The Next Frontier for Artificial Intelligence: Diagnosing Disease and Designing Drugs


A recent article in Forbes highlights a study on diagnostic performance published in The Lancet Digital Health. The study represents the first review to compare the diagnostic accuracy of deep learning models against health-care professionals locating diseases by using medical imaging.

Deep learning, a type of artificial intelligence (AI), shows the potential to improve diagnostic speed and accuracy in medical imaging.

In fact, after analyzing fourteen studies conducted between 2012 and 2019, the researchers found comparable accuracy in both diagnostic performances.

Bayer Pharmaceutical’s Involvement

In addition to diagnostic advances, AI is moving forward in treating diseases. The information being fed to AI is garnered from many factors. Some of the factors include disease causes, medical images, symptom data, and doctors’ reports.

Bayer has joined tech companies working to create software that will diagnose rare, complex conditions as well as the drugs that will treat these conditions.

In addition, Bayer has partnered with various researchers and hospitals in an effort to determine what is required for machine learning to be able to diagnose a patient’s medical condition.

The term “machine learning” came about at the same time AI appeared on the scene. AI refers to a machine performing tasks. Machine learning, on the other hand, refers to a computer application that processes and learns from data. In other words, it can learn certain behaviors. An example would be autonomous cars.

Angela Moeller, head of Bayer’s AI projects, explained that the industry is not attempting to replace doctors or make final decisions with respect to patient care. They believe that patients should have control over decisions that are made in their treatment. AI should be used to support those decisions and treatment recommendations should be based on accurate diagnosis.

Moeller admitted that it is difficult to get this technology to the patient so it may take at least two years before it becomes mainstream in medical practice.

At this moment there are approximately 148 startups that are using AI in drug discovery. However, there are no drug treatments developed by AI on the market as yet.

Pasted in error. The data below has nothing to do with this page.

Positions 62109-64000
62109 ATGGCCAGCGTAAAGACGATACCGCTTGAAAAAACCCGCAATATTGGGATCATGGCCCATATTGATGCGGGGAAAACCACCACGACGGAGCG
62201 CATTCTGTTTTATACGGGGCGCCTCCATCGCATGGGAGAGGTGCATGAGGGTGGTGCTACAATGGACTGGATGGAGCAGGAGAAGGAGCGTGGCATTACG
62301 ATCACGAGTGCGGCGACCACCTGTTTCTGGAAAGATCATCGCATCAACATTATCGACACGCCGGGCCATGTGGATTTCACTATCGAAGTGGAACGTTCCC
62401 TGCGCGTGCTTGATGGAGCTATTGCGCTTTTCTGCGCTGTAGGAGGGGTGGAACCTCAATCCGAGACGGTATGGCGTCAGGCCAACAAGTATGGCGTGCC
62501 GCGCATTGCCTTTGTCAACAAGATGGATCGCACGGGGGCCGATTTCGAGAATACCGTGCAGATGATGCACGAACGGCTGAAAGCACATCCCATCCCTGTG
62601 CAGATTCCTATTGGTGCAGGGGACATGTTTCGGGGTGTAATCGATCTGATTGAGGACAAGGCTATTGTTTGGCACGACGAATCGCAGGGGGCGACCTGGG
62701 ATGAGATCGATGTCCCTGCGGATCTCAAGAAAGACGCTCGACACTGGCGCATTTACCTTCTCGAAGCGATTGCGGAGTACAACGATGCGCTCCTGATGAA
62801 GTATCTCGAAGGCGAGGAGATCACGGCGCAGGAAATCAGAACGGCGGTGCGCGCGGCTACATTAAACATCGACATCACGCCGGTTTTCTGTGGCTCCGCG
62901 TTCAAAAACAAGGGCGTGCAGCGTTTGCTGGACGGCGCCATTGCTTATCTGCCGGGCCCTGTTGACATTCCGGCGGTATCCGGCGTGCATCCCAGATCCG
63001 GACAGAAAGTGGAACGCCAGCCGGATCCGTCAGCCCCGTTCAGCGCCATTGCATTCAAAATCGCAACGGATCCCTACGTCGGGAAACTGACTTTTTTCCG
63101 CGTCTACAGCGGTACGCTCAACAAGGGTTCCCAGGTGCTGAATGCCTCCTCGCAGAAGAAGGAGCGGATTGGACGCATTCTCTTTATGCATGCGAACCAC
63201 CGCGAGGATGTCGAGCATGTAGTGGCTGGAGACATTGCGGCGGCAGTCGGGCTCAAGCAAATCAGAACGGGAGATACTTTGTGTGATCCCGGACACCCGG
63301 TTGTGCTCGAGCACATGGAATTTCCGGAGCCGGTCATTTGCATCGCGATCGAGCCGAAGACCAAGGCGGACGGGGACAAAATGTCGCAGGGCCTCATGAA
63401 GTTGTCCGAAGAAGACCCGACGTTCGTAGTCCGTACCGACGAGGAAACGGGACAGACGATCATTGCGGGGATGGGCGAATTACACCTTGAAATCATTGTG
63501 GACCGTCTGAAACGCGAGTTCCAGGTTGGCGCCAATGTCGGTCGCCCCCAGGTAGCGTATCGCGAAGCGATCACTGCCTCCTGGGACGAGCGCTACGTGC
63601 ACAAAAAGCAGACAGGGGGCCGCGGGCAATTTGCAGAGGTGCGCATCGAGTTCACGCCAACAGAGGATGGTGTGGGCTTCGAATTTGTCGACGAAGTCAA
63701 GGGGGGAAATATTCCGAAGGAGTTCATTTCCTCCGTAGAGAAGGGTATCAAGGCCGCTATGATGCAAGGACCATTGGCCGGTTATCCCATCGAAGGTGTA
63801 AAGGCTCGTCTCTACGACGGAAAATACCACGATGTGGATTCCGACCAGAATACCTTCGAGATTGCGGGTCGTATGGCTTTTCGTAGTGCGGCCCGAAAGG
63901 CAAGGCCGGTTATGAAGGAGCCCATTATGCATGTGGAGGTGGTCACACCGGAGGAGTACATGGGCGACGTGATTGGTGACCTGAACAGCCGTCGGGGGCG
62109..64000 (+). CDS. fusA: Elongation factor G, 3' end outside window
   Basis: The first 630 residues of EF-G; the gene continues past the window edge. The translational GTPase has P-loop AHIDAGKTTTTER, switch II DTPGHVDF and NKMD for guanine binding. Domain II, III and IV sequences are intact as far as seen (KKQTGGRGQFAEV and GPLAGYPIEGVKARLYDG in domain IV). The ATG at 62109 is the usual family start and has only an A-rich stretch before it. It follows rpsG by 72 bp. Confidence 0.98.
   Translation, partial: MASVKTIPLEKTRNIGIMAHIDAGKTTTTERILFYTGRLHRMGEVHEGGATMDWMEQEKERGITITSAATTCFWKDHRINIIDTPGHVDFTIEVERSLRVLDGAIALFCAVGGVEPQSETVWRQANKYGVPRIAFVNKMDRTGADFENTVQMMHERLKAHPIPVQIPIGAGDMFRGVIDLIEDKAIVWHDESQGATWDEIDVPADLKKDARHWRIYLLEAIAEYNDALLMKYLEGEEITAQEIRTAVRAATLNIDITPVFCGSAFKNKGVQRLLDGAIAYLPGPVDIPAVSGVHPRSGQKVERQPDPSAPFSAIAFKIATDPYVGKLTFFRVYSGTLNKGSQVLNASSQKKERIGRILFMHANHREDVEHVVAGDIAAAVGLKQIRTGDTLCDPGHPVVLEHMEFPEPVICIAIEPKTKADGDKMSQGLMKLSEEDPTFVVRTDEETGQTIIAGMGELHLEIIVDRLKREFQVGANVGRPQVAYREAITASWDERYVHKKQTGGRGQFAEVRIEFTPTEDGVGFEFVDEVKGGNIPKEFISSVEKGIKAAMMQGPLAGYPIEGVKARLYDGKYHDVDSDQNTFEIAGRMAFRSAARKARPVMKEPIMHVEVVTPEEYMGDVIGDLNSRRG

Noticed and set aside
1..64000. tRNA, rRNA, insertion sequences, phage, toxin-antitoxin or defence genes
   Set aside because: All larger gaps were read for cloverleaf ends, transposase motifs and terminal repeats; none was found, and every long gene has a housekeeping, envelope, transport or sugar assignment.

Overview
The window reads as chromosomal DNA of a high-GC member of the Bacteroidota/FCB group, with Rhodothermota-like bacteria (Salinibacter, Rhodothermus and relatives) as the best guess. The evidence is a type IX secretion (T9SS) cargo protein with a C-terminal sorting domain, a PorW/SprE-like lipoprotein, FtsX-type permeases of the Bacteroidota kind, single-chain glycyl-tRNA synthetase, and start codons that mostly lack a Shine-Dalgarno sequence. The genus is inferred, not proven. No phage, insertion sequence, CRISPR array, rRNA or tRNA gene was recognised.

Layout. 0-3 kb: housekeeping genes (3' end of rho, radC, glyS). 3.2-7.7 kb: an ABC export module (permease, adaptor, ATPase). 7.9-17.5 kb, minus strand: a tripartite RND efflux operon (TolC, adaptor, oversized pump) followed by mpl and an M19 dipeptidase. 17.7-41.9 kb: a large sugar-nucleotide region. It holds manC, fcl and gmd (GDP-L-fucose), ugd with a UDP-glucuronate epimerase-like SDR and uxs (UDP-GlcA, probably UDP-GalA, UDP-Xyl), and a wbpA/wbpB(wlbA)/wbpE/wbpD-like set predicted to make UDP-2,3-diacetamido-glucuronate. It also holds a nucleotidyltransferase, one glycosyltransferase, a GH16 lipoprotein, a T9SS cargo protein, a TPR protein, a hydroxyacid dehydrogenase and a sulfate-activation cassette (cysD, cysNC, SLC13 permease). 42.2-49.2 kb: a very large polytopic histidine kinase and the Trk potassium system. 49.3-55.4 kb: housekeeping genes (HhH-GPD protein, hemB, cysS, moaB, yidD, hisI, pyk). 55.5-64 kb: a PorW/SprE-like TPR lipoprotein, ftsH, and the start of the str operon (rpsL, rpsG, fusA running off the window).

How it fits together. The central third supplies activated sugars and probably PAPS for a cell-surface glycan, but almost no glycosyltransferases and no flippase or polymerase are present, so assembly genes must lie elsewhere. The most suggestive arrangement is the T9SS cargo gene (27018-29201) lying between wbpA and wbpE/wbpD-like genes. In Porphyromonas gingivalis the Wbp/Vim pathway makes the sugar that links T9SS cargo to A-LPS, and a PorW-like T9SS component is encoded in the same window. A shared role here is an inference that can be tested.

Deep Genomics Biotech Company

It has been five years since Deep Genomics, a Canadian company, began experimenting with drug development and machine learning in their quest to find a cure for Wilson disease.

Wilson disease, a rare and sometimes fatal disorder, causes copper buildup in the brain, liver and other organs. The accumulation of copper is due to a mutation that leads to the loss of function of the copper-binding protein ATP7B.

One of the researchers said that the disease has been studied for over twenty years without success. The AI system was able to provide an analysis in three hours.

He went on to explain that the Wilson mutation is one of a new class of mutations. The protein ATP7B is absent in Wilson disease because the mutation causes a disruption in the genome and prevents its production.

Deep Genomic’s new therapy is currently being tested on the first study volunteer. All those involved are hopeful for its success in treating Wilson disease, which affects about one person in every thirty thousand.

The Future

The healthcare industry, AI, and machine learning algorithms (calculations) are continuously advancing new treatments. Judging from all the AI activity, a number of new therapies should be forthcoming.

What are your thoughts about AI and its potential in the medical field?



Rose Duesterwald

Rose Duesterwald

Rose became acquainted with Patient Worthy after her husband was diagnosed with Acute Myeloid Leukemia (AML) six years ago. During this period of partial remission, Rose researched investigational drugs to be prepared in the event of a relapse. Her husband died February 12, 2021 with a rare and unexplained occurrence of liver cancer possibly unrelated to AML.

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